But not all codes are one-to-one substitution codes. In 15th-century Italy, one-to-many/many-to-one/with-null codes were common. In the 1400s, Tranchedino collected many such codes. Several symbols could stand for one letter, several letters could be expressed with one symbol, and several null characters were often included, all in a single cipher. In addition to the alphabetic rules, many names were ciphered from a glossary, rather than following the rules for the rest of the text. In other words, there’s no consistency in the way glyphs correspond to letters that can be used to analyze the text. And thus, there’s no way to evaluate word endings or any individual letter in the manner Simonetta suggests.

Look for One-Character Words

Simonetta goes on to say that if there are many words represented by one cipher, that the code is in the vulgar tongue (Italian) and is rarely Latin because in Latin “there be no words presented by one only letter or cipher saving four words…” Again, this presupposes that the spaces are real but is also deeply perplexing coming from someone with a “fine education” in classical languages, because it’s not true.

Simonetta’s generalization completely ignores the multitude of abbreviations that were regularly used in Latin. Sometimes whole sentences were written with one-character abbreviations. “Et” was frequently written with the character 7. D stood for domine or dominus, A for anno. I could go on for two paragraphs citing all the examples. There’s no basis for assuming ciphered text would be written out in full Latin when use of abbreviations was so ingrained.

And guess what… I almost snorted my drink when I noticed, in Simonetta’s own treatise, that he uses common one-character Latin abbreviations such as q for “qui” or “quo” and p for “per” or “pro”, thus contradicting himself in his own writings. In a cipher it’s easy to create a distinction between “per” or “pro” by the length or slant of part of the glyph (it’s difficult for decrypters to know which variations of the pen are part of the handwriting and which ones carry meaning, as Voynich researchers themselves have surely noticed).

Pay Attention to Letter Endings

After some details about “vulgar language” word patterns, Simonetta counsels the Latin decrypters to examine letters at the ends of words, pointing out that “the most part of Latin words conclude either in a vowel, or in s, or in m, or in t…”. Once again, this completely ignores the way Latin was commonly written. Word endings were often omitted entirely, sometimes with a line over the word or a swoop of the tail standing in for the missing letters. There are also many terminal ligatures. The letters “is” might be spelled out at the end of one word and then abbreviated with a simple stroke on another—the meaning is the same, only space (or habit) dictates which one is chosen. Simonetta’s writing uses this convention as well, so it’s odd that he would not consider this possibility.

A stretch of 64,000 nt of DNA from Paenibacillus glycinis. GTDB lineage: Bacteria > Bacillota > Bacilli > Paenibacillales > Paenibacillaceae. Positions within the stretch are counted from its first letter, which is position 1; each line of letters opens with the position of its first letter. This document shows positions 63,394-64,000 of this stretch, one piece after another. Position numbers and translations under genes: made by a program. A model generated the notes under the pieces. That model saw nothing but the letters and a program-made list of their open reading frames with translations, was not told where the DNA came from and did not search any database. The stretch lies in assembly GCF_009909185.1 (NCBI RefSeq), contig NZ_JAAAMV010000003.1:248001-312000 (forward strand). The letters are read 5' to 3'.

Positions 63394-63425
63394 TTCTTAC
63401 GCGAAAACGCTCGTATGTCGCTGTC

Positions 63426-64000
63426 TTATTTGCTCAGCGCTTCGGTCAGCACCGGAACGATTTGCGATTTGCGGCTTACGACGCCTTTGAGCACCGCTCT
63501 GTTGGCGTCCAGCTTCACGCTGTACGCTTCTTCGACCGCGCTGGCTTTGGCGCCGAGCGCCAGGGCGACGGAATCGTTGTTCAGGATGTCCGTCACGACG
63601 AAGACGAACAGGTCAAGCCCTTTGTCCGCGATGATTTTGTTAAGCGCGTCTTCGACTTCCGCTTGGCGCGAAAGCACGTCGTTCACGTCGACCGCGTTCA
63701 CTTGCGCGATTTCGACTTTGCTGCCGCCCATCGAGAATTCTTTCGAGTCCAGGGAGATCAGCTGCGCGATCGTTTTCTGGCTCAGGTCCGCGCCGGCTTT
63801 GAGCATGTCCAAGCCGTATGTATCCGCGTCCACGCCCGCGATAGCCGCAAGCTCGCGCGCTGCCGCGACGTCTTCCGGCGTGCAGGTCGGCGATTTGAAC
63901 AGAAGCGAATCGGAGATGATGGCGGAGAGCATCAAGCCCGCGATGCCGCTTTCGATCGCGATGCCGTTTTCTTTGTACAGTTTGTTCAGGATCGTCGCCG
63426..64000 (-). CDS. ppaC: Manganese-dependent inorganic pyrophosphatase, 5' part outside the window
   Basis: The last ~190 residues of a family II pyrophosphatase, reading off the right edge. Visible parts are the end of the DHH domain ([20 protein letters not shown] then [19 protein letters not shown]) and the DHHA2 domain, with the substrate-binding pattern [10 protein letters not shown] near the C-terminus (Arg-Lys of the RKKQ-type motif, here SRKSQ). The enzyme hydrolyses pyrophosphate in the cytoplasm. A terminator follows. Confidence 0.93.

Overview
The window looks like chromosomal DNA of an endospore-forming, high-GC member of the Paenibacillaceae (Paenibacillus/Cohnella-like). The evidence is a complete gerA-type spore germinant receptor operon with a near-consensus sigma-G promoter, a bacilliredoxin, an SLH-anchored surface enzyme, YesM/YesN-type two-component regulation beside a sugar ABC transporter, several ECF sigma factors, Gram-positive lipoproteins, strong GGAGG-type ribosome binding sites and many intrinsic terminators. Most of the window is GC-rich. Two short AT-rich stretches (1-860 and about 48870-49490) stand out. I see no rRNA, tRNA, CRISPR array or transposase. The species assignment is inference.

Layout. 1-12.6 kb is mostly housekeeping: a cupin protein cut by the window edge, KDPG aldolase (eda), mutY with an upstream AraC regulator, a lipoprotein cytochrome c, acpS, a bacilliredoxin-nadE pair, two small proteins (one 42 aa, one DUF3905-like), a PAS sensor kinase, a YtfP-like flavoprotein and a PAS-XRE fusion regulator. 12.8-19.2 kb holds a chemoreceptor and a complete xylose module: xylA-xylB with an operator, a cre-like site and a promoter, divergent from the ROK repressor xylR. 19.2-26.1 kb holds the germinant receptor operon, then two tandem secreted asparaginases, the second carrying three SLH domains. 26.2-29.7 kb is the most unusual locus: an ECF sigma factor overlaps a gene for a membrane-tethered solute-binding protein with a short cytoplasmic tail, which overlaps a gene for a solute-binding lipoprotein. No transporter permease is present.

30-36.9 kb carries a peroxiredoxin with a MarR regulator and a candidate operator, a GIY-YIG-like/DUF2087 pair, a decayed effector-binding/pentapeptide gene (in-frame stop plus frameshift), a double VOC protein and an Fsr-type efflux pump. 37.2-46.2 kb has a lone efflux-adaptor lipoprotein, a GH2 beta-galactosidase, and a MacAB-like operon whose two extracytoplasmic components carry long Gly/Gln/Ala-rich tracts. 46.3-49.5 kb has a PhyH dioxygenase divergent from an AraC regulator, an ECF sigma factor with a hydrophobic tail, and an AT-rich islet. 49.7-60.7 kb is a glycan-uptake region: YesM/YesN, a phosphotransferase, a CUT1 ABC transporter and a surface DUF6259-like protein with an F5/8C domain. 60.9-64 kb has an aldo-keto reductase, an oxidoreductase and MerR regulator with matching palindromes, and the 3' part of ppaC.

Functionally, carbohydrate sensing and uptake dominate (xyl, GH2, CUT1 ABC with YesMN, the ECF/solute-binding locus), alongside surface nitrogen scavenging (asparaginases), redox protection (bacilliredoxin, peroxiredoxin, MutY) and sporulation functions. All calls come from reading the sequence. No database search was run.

I’d like to try to redeem Simonetta by saying that his advice might be useful for decoding simple substitution codes in Italian, but Italian, German, French, and Spanish scribes used many of the same abbreviation conventions as Latin, which means the same caveats apply.

Even simple substitution codes sometimes manipulate the position of the spaces. As I’ve mentioned near the bottom in a previous blog, Pal. Germ 597 (a manuscript that includes a number of paragraphs in code) has a page of plaintext broken into syllables. Even a simple adjustment to the spacing, one of the easiest ways to manipulate a substitution code, makes it difficult to determine word length or to find word endings as per Simonetta—other methods are more effective.

As food for thought, I’ll leave a typical example from Tranchedino’s collection and you can judge for yourself whether any of Simonetta’s advice is useful for decrypting 15th-century ciphers. You may also notice a few glyphs are similar to VMS glyphs but I think it’s probably because they are common symbols, not because they’re directly related:

J.K. Petersen